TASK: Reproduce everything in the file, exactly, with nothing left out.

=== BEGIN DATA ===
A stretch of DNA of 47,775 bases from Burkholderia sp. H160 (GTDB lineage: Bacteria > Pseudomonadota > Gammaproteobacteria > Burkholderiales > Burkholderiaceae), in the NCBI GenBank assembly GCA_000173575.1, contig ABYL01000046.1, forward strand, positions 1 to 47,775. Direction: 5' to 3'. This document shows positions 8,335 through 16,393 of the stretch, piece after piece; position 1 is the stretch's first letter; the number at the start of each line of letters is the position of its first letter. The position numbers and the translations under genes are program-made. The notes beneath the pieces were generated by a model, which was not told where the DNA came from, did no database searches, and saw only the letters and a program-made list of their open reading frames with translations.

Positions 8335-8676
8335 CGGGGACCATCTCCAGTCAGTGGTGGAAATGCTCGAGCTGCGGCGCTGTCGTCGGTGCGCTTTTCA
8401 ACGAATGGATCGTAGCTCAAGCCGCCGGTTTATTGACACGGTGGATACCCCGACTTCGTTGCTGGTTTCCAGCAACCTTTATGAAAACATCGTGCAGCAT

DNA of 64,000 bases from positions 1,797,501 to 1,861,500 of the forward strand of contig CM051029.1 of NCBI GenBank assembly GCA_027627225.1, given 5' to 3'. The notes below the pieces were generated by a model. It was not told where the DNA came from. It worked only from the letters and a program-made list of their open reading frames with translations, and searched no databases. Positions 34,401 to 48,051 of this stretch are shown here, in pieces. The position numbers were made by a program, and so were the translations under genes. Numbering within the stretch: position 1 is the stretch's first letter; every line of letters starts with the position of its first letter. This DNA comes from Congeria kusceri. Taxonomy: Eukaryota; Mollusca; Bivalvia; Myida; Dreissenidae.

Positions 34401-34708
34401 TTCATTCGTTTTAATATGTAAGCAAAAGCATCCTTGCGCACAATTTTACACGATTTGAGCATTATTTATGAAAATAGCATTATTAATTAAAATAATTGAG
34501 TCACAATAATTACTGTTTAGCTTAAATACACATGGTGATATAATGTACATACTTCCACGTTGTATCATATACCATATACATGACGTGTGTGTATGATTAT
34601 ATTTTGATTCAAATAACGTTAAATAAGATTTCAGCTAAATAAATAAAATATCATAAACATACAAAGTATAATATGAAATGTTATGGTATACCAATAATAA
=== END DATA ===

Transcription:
A stretch of DNA of 47,775 bases from Burkholderia sp. H160 (GTDB lineage: Bacteria > Pseudomonadota > Gammaproteobacteria > Burkholderiales > Burkholderiaceae), in the NCBI GenBank assembly GCA_000173575.1, contig ABYL01000046.1, forward strand, positions 1 to 47,775. Direction: 5' to 3'. This document shows positions 8,335 through 16,393 of the stretch, piece after piece; position 1 is the stretch's first letter; the number at the start of each line of letters is the position of its first letter. The position numbers and the translations under genes are program-made. The notes beneath the pieces were generated by a model, which was not told where the DNA came from, did no database searches, and saw only the letters and a program-made list of their open reading frames with translations.

Positions 8335-8676
8335 CGGGGACCATCTCCAGTCAGTGGTGGAAATGCTCGAGCTGCGGCGCTGTCGTCGGTGCGCTTTTCA
8401 ACGAATGGATCGTAGCTCAAGCCGCCGGTTTATTGACACGGTGGATACCCCGACTTCGTTGCTGGTTTCCAGCAACCTTTATGAAAACATCGTGCAGCAT

DNA of 64,000 bases from positions 1,797,501 to 1,861,500 of the forward strand of contig CM051029.1 of NCBI GenBank assembly GCA_027627225.1, given 5' to 3'. The notes below the pieces were generated by a model. It was not told where the DNA came from. It worked only from the letters and a program-made list of their open reading frames with translations, and searched no databases. Positions 34,401 to 48,051 of this stretch are shown here, in pieces. The position numbers were made by a program, and so were the translations under genes. Numbering within the stretch: position 1 is the stretch's first letter; every line of letters starts with the position of its first letter. This DNA comes from Congeria kusceri. Taxonomy: Eukaryota; Mollusca; Bivalvia; Myida; Dreissenidae.

Positions 34401-34708
34401 TTCATTCGTTTTAATATGTAAGCAAAAGCATCCTTGCGCACAATTTTACACGATTTGAGCATTATTTATGAAAATAGCATTATTAATTAAAATAATTGAG
34501 TCACAATAATTACTGTTTAGCTTAAATACACATGGTGATATAATGTACATACTTCCACGTTGTATCATATACCATATACATGACGTGTGTGTATGATTAT
34601 ATTTTGATTCAAATAACGTTAAATAAGATTTCAGCTAAATAAATAAAATATCATAAACATACAAAGTATAATATGAAATGTTATGGTATACCAATAATAA